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Ten Things You Need to Know about Russian Military Exercises

Ten Things You Need to Know about Russian Military Exercises

The biggest Russian-Belarusian military exercise this year, started on September 14, 2017. Yet, this event has been analyzed by security pundits for months.

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The Dangerous Tool of Russian Military Exercises

The Dangerous Tool of Russian Military Exercises

Understanding what Russian large-scale military exercises are designed to accomplish could offer answers and highlight areas that NATO should closely watch.

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NATO-Russia Relations in a Post-Truth World

NATO-Russia Relations in a Post-Truth World

Moscow has tried to undermine the coherence, unity, and indivisibility of NATO. In fact, Russian actions were aimed at holding NATO-Russia relations hostage in a post-truth world.

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NATO’s Strategic ‘Six-Pack’

NATO’s Strategic ‘Six-Pack’

The transatlantic community faces threats on multiple fronts, rendering NATO as essential to its security as it has ever been.

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Hybrid Warfare: A Known Unknown?

Hybrid Warfare: A Known Unknown?

Since the 2014 Russian annexation of the Crimean peninsula, hybrid warfare became a buzzword used in all transatlantic security policy circles.

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Defending The Liberal World Order

Defending The Liberal World Order

In 1939, an article entitled "Mourir pour Dantzig?" ("Why Die for Danzig?") argued that France should avoid war with Germany if the latter seized Poland. Today, the Russian-Ukrainian conflict, as well as Russia's belligerent foreign policy, leads us to ask similar questions.

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If Europe is from Venus, then Russia is from Mars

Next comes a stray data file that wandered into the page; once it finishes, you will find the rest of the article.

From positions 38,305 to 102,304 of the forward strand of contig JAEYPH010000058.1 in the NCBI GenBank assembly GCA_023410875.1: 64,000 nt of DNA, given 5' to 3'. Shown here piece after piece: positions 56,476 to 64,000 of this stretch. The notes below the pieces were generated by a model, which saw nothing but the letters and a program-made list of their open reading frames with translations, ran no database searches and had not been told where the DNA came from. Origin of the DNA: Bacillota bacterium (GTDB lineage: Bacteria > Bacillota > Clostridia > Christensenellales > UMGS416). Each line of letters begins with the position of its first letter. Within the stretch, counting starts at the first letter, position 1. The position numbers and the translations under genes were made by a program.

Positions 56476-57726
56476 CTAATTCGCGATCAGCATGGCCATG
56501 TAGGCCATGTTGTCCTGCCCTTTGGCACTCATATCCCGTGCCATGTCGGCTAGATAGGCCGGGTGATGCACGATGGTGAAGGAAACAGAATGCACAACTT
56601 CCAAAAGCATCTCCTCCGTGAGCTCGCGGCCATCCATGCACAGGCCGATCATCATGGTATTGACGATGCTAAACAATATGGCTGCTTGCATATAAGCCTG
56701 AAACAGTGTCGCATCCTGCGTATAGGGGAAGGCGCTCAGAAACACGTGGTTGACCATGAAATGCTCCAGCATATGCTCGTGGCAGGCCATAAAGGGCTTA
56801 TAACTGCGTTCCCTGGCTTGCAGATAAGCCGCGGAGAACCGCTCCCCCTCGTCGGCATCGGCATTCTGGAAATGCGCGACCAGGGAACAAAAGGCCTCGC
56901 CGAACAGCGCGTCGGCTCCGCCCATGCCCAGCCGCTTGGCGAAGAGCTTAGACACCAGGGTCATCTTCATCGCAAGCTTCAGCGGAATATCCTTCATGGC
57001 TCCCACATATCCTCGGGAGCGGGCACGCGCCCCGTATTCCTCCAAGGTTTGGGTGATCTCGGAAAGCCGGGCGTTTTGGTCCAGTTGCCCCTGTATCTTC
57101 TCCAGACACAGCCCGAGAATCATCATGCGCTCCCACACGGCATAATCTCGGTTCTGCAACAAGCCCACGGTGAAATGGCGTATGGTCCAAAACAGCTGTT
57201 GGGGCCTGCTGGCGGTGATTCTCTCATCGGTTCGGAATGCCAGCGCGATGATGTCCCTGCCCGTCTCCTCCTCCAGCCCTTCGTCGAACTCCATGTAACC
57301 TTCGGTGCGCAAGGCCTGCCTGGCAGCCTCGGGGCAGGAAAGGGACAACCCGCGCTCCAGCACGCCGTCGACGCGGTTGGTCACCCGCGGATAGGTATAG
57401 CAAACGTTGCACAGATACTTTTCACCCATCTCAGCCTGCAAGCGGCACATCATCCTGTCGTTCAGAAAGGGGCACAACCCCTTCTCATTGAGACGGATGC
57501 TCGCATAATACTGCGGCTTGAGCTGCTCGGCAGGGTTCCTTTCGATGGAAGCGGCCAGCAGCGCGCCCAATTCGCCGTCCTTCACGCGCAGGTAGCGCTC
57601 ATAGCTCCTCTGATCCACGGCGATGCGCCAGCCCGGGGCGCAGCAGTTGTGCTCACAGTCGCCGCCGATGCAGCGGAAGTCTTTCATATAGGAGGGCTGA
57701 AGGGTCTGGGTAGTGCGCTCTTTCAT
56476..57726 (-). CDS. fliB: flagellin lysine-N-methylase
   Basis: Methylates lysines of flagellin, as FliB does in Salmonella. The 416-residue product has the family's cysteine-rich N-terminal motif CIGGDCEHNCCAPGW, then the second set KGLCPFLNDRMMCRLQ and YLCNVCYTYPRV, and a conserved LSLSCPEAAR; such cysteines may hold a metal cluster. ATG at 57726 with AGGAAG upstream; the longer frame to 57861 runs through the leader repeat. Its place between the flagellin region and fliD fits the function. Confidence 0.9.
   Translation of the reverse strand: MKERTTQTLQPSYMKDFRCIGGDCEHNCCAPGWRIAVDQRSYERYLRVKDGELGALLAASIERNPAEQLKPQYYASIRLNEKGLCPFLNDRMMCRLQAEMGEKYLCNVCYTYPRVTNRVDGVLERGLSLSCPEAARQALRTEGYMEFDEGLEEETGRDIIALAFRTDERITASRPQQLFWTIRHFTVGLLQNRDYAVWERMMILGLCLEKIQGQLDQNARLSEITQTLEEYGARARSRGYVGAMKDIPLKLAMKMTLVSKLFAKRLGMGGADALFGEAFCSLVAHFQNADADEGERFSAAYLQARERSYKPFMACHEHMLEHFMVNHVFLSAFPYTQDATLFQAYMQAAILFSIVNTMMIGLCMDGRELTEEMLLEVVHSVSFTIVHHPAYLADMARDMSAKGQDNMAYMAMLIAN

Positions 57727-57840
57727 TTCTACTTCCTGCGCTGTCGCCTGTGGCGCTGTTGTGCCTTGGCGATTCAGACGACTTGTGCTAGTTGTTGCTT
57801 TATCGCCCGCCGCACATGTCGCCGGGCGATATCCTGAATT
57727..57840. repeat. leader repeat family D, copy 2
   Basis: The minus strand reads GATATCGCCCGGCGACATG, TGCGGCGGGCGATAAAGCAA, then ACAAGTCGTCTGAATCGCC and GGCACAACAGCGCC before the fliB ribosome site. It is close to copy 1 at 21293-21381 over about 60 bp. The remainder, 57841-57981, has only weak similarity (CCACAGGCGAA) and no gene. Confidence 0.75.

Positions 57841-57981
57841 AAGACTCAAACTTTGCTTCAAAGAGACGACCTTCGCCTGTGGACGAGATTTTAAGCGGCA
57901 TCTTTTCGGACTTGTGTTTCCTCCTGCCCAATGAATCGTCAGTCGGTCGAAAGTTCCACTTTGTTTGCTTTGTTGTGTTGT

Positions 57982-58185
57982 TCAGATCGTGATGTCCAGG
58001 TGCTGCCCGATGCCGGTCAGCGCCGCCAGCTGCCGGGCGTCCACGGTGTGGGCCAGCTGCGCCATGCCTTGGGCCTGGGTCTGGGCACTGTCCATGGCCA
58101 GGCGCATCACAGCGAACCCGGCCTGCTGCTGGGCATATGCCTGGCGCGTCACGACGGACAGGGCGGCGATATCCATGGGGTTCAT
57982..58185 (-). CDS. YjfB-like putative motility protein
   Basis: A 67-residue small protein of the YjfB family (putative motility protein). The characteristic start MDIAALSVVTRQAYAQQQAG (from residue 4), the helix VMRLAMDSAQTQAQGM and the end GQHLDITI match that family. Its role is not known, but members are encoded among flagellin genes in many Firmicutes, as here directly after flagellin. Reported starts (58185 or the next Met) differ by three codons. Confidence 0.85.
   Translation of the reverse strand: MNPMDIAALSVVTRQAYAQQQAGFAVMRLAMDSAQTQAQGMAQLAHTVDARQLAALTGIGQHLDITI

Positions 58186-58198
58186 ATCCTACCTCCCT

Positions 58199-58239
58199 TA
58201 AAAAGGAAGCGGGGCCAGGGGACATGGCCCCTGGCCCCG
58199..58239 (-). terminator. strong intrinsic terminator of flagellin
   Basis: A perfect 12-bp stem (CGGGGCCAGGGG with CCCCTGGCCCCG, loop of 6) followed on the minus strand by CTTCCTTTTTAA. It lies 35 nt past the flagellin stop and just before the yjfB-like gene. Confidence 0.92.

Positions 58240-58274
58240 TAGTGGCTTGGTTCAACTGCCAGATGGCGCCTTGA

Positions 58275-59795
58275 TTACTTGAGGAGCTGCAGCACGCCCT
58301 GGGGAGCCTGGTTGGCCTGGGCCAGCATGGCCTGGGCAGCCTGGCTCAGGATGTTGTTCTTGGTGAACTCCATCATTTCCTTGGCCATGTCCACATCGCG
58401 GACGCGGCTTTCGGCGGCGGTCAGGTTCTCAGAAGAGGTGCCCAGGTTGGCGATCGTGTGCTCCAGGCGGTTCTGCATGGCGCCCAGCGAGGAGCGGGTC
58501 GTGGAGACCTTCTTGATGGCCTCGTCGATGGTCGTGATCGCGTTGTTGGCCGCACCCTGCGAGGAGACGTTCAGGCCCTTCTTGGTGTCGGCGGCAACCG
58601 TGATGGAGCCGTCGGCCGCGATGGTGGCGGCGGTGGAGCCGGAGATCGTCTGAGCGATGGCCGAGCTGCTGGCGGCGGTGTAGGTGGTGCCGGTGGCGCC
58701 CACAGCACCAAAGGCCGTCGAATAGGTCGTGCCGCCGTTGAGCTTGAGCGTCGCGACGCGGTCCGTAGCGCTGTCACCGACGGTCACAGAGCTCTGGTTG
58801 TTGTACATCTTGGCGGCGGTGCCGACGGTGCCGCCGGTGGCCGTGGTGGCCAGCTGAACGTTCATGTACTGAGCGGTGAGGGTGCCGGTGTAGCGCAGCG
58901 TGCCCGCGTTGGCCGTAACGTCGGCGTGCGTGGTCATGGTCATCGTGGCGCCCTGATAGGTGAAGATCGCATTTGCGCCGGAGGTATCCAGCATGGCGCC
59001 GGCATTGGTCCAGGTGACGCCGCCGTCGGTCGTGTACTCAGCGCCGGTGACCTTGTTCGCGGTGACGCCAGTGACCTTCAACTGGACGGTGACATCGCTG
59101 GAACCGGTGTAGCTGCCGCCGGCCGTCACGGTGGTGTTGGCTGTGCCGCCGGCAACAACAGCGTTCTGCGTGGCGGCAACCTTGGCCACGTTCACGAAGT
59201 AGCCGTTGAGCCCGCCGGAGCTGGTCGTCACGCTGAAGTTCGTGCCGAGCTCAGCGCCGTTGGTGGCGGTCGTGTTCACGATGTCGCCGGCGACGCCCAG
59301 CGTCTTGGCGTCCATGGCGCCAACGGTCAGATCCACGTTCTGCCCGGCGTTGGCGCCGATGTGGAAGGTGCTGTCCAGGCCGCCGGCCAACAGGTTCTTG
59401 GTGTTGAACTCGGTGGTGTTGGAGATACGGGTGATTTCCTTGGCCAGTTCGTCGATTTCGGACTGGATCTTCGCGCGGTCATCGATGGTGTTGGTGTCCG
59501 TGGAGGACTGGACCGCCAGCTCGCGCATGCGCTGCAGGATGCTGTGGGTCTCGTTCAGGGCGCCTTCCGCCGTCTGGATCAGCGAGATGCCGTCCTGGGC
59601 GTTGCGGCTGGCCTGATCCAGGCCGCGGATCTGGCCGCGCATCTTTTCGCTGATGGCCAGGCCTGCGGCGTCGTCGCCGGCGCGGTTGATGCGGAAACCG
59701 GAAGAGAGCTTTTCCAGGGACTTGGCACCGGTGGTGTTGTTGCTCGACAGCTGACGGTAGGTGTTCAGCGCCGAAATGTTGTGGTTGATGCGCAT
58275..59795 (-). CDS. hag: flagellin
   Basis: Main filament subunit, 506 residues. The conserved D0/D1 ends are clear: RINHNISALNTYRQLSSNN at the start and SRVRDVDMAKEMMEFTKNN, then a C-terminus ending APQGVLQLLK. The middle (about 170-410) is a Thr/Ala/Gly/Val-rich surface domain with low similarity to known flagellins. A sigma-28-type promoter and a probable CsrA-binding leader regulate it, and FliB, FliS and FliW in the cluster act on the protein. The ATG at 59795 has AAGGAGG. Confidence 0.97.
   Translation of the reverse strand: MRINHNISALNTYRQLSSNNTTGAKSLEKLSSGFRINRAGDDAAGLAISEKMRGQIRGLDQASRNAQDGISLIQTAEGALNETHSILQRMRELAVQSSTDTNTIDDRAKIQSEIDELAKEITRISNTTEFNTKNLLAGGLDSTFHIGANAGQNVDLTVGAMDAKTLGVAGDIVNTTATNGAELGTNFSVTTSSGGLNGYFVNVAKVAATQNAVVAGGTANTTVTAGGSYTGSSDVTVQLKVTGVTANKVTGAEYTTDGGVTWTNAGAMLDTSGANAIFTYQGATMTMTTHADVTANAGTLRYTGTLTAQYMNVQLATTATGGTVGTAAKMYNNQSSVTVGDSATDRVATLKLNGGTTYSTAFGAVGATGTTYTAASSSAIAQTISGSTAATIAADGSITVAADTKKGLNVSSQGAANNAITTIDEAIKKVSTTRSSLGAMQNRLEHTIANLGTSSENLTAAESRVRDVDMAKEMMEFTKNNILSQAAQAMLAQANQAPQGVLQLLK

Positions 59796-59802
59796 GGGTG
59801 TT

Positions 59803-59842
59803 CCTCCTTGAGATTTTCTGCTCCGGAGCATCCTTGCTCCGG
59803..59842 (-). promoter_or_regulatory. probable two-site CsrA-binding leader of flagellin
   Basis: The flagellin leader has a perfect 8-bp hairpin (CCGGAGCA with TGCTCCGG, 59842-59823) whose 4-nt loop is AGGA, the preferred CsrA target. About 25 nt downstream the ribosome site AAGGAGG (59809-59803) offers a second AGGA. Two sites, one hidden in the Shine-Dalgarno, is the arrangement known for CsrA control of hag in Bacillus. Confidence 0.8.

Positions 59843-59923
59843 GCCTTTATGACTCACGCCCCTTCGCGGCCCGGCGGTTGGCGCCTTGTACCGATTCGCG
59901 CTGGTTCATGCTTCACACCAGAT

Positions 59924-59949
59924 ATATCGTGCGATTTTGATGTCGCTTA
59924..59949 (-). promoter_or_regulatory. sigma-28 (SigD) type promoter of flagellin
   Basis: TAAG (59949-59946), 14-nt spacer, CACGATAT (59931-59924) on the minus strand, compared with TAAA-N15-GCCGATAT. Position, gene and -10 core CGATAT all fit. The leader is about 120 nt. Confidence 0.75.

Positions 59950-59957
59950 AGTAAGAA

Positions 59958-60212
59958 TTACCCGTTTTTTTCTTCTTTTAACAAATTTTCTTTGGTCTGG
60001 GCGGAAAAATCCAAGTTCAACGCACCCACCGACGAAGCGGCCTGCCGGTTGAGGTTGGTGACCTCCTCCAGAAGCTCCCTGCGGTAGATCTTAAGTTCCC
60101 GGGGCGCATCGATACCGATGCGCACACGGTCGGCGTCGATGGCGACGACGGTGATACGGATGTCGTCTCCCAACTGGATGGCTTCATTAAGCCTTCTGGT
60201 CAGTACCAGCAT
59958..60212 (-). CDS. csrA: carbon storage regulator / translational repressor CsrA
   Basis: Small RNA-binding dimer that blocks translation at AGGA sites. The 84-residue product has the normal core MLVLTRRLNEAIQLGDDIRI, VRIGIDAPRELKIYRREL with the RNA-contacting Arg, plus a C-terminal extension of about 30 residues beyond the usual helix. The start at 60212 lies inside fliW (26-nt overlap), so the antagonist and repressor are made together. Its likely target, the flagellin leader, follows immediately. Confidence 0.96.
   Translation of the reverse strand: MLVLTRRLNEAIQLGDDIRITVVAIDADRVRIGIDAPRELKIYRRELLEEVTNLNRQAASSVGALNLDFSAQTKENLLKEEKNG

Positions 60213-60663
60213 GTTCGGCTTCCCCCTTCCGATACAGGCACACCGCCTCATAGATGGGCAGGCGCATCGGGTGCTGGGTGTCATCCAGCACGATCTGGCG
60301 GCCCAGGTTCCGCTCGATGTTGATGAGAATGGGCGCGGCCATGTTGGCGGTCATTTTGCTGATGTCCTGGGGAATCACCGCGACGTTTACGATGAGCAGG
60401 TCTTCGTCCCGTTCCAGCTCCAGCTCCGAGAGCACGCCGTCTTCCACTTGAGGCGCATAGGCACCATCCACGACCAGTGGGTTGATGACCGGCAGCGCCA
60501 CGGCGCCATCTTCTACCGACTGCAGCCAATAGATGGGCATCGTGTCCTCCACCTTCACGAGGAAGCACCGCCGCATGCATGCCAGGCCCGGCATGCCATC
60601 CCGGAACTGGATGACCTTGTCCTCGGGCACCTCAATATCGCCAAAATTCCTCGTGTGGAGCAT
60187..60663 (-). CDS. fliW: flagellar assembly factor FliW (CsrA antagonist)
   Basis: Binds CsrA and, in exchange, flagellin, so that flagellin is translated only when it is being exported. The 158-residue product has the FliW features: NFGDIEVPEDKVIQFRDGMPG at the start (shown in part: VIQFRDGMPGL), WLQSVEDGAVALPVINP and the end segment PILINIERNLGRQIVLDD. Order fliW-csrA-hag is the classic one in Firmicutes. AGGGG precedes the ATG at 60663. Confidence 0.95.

If Europe is from Venus, then Russia is from Mars

European policy that is being made in regards to the Russian aggression toward Ukraine is based on the same premise: There is no military solution to the Russia-Ukraine conflict.

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Poland and CSDP: From Wales to Warsaw with a strategic stopover in Brussels

Poland and CSDP: From Wales to Warsaw with a strategic stopover in Brussels

In terms of security policy, 2014 was unique for Europe. In this context, a new priority setting in security policy was a necessity.

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The Russia-Ukraine conflict: lessons for Europeans

The Russia-Ukraine conflict: lessons for Europeans

The current Russian-Ukrainian conflict is a game changer for European security. The entire European security architecture has trembled as the eastern flank of the continent has been destabilized. From a European perspective, four fundamental lessons-learned can already be drawn.

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Reassurance First: Goals for an Ambitious Weimar Triangle

Reassurance First: Goals for an Ambitious Weimar Triangle

The current crisis in Ukraine is a game changer for Europe. While it has reignited a necessary public debate about collective measures to ensure Europe’s security, the North Atlantic Treaty Organization’s (NATO) immediate neighborhood has witnessed a considerable worsening of security conditions for some time.

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Beyond Air and Missile Defense: Modernization of the Polish Armed Forces

Beyond Air and Missile Defense: Modernization of the Polish Armed Forces

Executive Summary Poland has developed an ambitious plan to modernize its armed forces over the next decade. The air and missile defense initiative has certainly become a flagship project of the effort, but the modernization agenda is much broader and should be put into a clear strategic, military, economic, as well as industrial perspective. The modernization process will also not be taking place in a strategic vacuum, and will therefore lead to the creation of a new Polish strategic narrative both in NATO and the EU.

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Security Policy in Eastern Europe: Challenges for the EU

Security Policy in Eastern Europe: Challenges for the EU

By Dominik P. Jankowski and Paweł Świeżak The recently popular thesis concerning the EU turning to the South is an oversimplification and needs to be treated with reserve. Nevertheless, the interests and the involvement of the EU have been moving towards the African continent at least since 2010. This is clearly ...

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The Visegrad Group: Prospects and Priorities

The Visegrad Group: Prospects and Priorities